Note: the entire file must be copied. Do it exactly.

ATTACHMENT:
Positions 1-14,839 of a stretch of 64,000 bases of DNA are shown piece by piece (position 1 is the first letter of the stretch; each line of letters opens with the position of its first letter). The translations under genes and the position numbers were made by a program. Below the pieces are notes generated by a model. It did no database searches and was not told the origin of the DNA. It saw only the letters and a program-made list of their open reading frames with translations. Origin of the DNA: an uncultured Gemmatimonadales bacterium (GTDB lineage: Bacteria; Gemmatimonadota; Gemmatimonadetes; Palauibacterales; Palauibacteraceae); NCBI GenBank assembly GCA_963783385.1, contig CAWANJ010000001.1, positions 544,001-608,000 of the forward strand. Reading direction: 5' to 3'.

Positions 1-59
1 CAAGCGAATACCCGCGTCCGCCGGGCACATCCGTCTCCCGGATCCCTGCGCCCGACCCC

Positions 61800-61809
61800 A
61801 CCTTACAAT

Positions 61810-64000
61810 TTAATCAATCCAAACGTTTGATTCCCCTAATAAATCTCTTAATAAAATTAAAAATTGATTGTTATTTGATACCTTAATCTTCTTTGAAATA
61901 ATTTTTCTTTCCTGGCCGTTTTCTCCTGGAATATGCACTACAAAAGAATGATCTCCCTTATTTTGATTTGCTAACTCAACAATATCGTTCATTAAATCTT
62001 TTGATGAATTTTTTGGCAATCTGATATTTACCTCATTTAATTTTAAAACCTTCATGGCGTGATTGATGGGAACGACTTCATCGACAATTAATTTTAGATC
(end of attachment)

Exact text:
Positions 1-14,839 of a stretch of 64,000 bases of DNA are shown piece by piece (position 1 is the first letter of the stretch; each line of letters opens with the position of its first letter). The translations under genes and the position numbers were made by a program. Below the pieces are notes generated by a model. It did no database searches and was not told the origin of the DNA. It saw only the letters and a program-made list of their open reading frames with translations. Origin of the DNA: an uncultured Gemmatimonadales bacterium (GTDB lineage: Bacteria; Gemmatimonadota; Gemmatimonadetes; Palauibacterales; Palauibacteraceae); NCBI GenBank assembly GCA_963783385.1, contig CAWANJ010000001.1, positions 544,001-608,000 of the forward strand. Reading direction: 5' to 3'.

Positions 1-59
1 CAAGCGAATACCCGCGTCCGCCGGGCACATCCGTCTCCCGGATCCCTGCGCCCGACCCC

Positions 61800-61809
61800 A
61801 CCTTACAAT

Positions 61810-64000
61810 TTAATCAATCCAAACGTTTGATTCCCCTAATAAATCTCTTAATAAAATTAAAAATTGATTGTTATTTGATACCTTAATCTTCTTTGAAATA
61901 ATTTTTCTTTCCTGGCCGTTTTCTCCTGGAATATGCACTACAAAAGAATGATCTCCCTTATTTTGATTTGCTAACTCAACAATATCGTTCATTAAATCTT
62001 TTGATGAATTTTTTGGCAATCTGATATTTACCTCATTTAATTTTAAAACCTTCATGGCGTGATTGATGGGAACGACTTCATCGACAATTAATTTTAGATC